The search for low energy conformational families of small peptides: Searching for active conformations of small peptides in the absence of a known receptor

ACS Citation

Lexa, K. W.; Alser, K. A.; Salisburg, A. M.; Ellens, D. J.; Hernandez, L.; Bono, S. J.; Michael, H. C.; Derby, J. R.; Skiba, J. G.; Feldgus, S.; et al. The Search for Low Energy Conformational Families of Small Peptides: Searching for Active Conformations of Small Peptides in the Absence of a Known Receptor. Int. J. Quantum Chem. 2007, 107 (15), 3001-€“3012.


Breast cancer is the most common cancer among women. Tamoxifen is the preferred drug for estrogen receptor-positive breast cancer treatment, yet many of these cancers are intrinsically resistant to tamoxifen or acquire resistance during treatment. Therefore, scientists are searching for breast cancer drugs that have different molecular targets. Previous work revealed that 8-mer and cyclic 9-mer peptides inhibit breast cancer in mouse and rat model systems, interacting with an unknown receptor, while peptides smaller than eight amino acids did not inhibit breast cancer. We have shown that the use of replica exchange molecular dynamics predicts structure and dynamics of active peptides, leading to the discovery of smaller peptides with full biological activity. These simulations identified smaller peptide analogs with a conserved turn, a P-turn formed in the larger peptides. These analogs inhibit estrogen-dependent cell growth in a mouse uterine growth assay, a test showing reliable correlation with human breast cancer inhibition. We outline the computational methods that were tried and used with the experimental information that led to the successful completion of this research.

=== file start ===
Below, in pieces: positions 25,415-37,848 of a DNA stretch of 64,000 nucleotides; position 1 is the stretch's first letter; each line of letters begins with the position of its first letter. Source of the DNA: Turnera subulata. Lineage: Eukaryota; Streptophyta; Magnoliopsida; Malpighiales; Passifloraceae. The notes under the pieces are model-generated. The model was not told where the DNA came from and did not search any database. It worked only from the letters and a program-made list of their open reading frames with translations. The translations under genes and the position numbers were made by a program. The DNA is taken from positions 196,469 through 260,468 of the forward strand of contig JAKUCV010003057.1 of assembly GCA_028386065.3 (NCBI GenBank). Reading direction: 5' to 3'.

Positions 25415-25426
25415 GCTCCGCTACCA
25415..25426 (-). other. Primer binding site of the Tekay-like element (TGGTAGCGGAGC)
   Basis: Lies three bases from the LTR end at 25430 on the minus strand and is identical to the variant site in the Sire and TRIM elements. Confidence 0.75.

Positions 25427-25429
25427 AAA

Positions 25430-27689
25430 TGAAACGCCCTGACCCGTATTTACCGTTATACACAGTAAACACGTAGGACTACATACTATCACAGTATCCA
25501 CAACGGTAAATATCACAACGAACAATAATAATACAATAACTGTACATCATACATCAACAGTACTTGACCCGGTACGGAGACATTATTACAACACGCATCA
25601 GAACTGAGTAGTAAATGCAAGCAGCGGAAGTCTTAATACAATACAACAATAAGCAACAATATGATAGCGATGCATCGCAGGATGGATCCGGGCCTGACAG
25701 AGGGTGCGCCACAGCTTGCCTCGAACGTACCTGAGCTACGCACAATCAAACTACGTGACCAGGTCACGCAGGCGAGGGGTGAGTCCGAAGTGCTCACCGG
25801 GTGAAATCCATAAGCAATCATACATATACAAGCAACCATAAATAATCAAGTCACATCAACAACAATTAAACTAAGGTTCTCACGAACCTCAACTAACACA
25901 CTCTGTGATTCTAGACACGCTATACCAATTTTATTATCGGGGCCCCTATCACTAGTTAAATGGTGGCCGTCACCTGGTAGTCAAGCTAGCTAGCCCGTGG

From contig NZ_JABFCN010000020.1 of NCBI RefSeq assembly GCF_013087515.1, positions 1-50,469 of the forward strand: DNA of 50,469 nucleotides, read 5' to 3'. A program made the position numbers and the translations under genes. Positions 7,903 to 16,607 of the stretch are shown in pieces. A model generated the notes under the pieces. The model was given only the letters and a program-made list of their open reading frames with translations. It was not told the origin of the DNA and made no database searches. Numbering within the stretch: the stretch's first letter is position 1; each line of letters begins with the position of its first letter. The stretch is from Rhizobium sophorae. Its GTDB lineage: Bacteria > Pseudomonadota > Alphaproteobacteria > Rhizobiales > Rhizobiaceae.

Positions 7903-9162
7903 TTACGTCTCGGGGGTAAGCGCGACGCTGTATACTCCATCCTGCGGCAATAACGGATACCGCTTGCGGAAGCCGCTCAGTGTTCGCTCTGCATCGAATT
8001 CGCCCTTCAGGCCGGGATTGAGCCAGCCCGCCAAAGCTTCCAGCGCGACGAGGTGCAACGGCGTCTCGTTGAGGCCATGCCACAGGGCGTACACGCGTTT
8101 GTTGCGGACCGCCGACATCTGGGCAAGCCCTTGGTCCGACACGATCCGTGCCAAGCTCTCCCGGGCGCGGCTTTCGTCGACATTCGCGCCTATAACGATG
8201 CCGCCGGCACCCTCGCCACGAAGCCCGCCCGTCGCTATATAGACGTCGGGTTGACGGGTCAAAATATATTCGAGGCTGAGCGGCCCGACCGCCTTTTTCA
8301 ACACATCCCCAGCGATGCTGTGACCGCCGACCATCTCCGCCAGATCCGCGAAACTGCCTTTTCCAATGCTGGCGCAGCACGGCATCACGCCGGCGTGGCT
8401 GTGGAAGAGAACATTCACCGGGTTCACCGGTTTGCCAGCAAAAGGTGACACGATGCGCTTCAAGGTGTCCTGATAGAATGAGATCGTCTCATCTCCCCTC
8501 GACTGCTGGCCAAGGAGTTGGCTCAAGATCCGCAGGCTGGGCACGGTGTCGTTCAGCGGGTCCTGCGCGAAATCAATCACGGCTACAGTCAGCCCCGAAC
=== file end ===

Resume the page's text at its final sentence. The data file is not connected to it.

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International Journal of Quantum Chemistry

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